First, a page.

Lipid-rich algae biomass as regenerative energy source

Requirements for biomass and production process

Chlorella vulgaris with deposited storage lipids.
Chlorella vulgaris with deposited storage lipids.

A high lipid content is a prerequisite for the economic use and efficient processing of the algae biomass. Furthermore, the fatty acid spectrum should have a high proportion of saturated and monounsaturated fatty acids, as polyunsaturated fatty acids reduce the storage stability of the algae oil. The accumulation of fatty acids in the form of triglycerides can be induced by nitrogen limitation of the microalgae culture. The triglycerides are stored as storage molecules inside the cell (see picture). In laboratory experiments at the Fraunhofer IGB we were able to achieve lipid contents of up to 70 percent [w/w] under permanent artificial lighting.

For the production of algae biomass for energetic use, it is necessary to transfer this process to the field using sunlight. The challenge here is to establish a process that is stable even under varying conditions in the field and generates biomass with a high lipid content. This is because the given day-night rhythm and changing weather conditions result in fluctuating process conditions.

Outdoor plant for lipid production

First cultivation step: Haematococcus pluvialis is produced in FPA reactors.
Outdoor plant with 30 litre flat plate airlift reactors.

In order to characterize the lipid production process with the microalga Chlorella vulgaris, we operated a pilot plant with five south-facing 30-liter flat plate airlift reactors in the field in 2010 and 2011. A two-stage batch process was established. In an initial growth phase of four to seven days, biomass was produced with an optimal nutrient supply. This was followed by the lipid production phase, in which the algae cells enriched lipids by limiting nitrogen and phosphate. The focus of the study was to maximise the lipid content of the algae and to establish a quantitative relationship between the relative light availability and biomass concentration. Relative light availability describes the ratio of light input to biomass concentration in the reactor and is expressed in Einstein (1 mol photons) per gram dry matter and day.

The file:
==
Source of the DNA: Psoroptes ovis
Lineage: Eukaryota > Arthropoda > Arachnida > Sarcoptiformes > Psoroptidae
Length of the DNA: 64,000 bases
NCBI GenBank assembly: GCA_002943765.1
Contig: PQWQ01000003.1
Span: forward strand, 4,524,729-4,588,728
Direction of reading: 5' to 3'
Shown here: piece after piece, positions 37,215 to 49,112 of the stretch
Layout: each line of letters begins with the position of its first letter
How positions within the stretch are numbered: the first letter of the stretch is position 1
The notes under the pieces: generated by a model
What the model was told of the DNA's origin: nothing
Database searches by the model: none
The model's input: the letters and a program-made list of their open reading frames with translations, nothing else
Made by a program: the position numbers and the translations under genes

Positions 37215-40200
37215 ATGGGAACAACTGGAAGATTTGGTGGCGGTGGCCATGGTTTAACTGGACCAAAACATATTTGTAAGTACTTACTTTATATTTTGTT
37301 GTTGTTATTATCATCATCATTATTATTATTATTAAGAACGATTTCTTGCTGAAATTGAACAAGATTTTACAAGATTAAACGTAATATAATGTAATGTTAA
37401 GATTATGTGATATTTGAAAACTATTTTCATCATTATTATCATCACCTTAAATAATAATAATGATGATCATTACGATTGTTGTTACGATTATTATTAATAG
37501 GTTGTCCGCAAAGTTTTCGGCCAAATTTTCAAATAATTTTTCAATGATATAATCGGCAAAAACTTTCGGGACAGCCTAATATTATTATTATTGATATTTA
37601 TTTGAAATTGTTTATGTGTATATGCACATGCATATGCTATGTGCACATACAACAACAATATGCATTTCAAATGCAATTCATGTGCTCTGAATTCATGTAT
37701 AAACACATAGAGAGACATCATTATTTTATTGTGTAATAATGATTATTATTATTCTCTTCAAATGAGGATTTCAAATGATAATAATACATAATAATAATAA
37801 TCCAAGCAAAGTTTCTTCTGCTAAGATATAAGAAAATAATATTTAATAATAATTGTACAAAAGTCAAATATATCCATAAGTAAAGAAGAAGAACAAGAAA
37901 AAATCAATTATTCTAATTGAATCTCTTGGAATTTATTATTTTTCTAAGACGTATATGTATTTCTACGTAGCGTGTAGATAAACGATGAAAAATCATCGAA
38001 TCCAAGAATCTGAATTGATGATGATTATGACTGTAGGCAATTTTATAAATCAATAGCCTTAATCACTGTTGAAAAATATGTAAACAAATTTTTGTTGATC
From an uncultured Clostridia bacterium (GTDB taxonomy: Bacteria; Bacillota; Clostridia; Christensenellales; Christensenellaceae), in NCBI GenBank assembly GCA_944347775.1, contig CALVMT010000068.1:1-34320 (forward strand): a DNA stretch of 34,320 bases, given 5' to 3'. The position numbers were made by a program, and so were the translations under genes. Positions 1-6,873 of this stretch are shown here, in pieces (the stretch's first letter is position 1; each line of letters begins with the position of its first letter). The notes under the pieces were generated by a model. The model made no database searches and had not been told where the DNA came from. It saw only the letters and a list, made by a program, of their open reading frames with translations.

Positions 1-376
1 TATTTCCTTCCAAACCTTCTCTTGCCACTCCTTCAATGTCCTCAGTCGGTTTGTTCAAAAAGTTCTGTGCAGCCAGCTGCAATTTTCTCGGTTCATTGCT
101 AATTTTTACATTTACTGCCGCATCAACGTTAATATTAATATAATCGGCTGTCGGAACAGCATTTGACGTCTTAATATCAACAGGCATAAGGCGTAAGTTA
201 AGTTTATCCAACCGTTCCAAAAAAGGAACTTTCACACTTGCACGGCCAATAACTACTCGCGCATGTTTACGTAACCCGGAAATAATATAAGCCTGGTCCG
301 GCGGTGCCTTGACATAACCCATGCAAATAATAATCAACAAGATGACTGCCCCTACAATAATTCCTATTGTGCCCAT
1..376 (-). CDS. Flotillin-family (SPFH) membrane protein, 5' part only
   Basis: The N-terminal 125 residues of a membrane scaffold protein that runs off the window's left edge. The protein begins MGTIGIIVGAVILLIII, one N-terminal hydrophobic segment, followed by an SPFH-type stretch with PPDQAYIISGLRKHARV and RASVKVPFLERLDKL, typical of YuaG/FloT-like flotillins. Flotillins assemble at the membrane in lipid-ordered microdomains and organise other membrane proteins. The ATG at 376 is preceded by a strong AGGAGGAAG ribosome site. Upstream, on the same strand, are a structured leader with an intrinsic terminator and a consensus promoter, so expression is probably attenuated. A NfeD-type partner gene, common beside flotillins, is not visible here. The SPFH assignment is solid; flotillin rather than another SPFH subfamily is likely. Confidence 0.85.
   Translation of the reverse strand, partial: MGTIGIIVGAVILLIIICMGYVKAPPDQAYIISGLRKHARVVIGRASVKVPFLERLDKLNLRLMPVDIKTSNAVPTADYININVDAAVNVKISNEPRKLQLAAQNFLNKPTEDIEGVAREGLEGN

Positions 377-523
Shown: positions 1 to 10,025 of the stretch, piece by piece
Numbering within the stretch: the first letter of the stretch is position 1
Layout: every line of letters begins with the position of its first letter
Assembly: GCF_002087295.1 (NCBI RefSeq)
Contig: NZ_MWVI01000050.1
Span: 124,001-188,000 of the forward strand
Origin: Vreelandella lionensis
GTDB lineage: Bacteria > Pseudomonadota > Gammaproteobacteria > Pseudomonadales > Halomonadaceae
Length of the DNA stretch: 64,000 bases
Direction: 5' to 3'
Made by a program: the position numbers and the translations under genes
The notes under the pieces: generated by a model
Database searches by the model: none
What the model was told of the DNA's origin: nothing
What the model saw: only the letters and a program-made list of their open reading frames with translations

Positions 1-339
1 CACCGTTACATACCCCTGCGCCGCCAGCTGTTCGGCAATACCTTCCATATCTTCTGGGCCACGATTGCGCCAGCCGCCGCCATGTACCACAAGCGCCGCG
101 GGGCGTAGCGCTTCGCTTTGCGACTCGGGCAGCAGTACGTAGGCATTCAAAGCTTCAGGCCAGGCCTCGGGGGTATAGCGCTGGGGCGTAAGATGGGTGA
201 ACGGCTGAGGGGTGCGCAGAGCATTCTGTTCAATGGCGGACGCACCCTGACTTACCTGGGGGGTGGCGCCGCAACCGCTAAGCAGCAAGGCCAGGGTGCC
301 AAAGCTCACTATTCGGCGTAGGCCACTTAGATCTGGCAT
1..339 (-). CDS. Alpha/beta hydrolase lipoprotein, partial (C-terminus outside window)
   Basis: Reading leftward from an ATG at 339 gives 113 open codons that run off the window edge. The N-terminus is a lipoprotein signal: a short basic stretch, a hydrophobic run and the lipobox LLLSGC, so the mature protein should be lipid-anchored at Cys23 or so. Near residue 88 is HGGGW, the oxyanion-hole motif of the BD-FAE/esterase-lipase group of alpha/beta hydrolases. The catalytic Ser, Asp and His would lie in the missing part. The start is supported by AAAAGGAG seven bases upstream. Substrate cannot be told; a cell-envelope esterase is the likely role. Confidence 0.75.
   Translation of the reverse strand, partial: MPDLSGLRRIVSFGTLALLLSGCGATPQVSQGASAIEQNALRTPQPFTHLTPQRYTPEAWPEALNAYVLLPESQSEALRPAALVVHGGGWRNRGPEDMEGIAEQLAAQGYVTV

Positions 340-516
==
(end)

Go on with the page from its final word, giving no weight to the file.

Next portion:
Factors influencing the lipid content

Lipidgehalt einer stickstofflimitierten Freilandkultur von Chlorella vulgaris.
Lipid content of a nitrogen-limited outdoor culture of Chlorella vulgaris at different light availabilities.

We have succeeded in establishing a stable process under field conditions that allows the production of algae biomass with a very high lipid content. With Chlorella vulgaris we were able to achieve a maximum lipid productivity of 0.3 g fatty acids / (L*d) in the field. It has been shown that the flat plate airlift reactor used here, which was developed at Fraunhofer IGB a few years ago, is optimally suited for this process. It is known from the literature, for example, that a maximum lipid productivity of only 0.2 g fatty acids / (L*d) was achieved during cultivation in photobioreactors, as developed and operated in Italy [1]. We determined the influence of the relative light availability on the lipid content of the biomass by parallel operation of flat plate airlift reactors with different biomass concentrations in the field. We could show that high lipid contents of more than 45 percent [w / w] are achieved at low bio-dry mass concentrations and thus high relative light availability.


As a result of these results, the high lipid content of the biomass can be specifically adjusted by process control in the case of outdoor production. A defined, consistent quality of the biomass with a high lipid content is an optimal basis for the development of a purification process for obtaining biodiesel from algae.


[1] Rodolfi, L. et al. (2009) Biotechnology and Bioengineering 102(1): 100-12

Federal Ministry of Education and Research.


We would like to thank the German Federal Ministry of Education and Research (BMBF) for funding the project "EtaMax - More Biogas from Low-Lignocellulose Waste and Microalgae Residues by Combined Bio-/Hydrothermal Gasification", funding code 03SF0350A.


Project partners


  • Daimler AG
  • EnBW Baden-Württemberg AG; FairEnergie GmbH
  • Fraunhofer Institute for Process Engineering and Packaging IVV
  • Karlsruhe Institute of Technology (KIT)
  • Netzsch Mohnopumpen GmbH
  • Paul Scherrer Institute PSI
  • City of Stuttgart
  • Stulz Water and Process Technology GmbH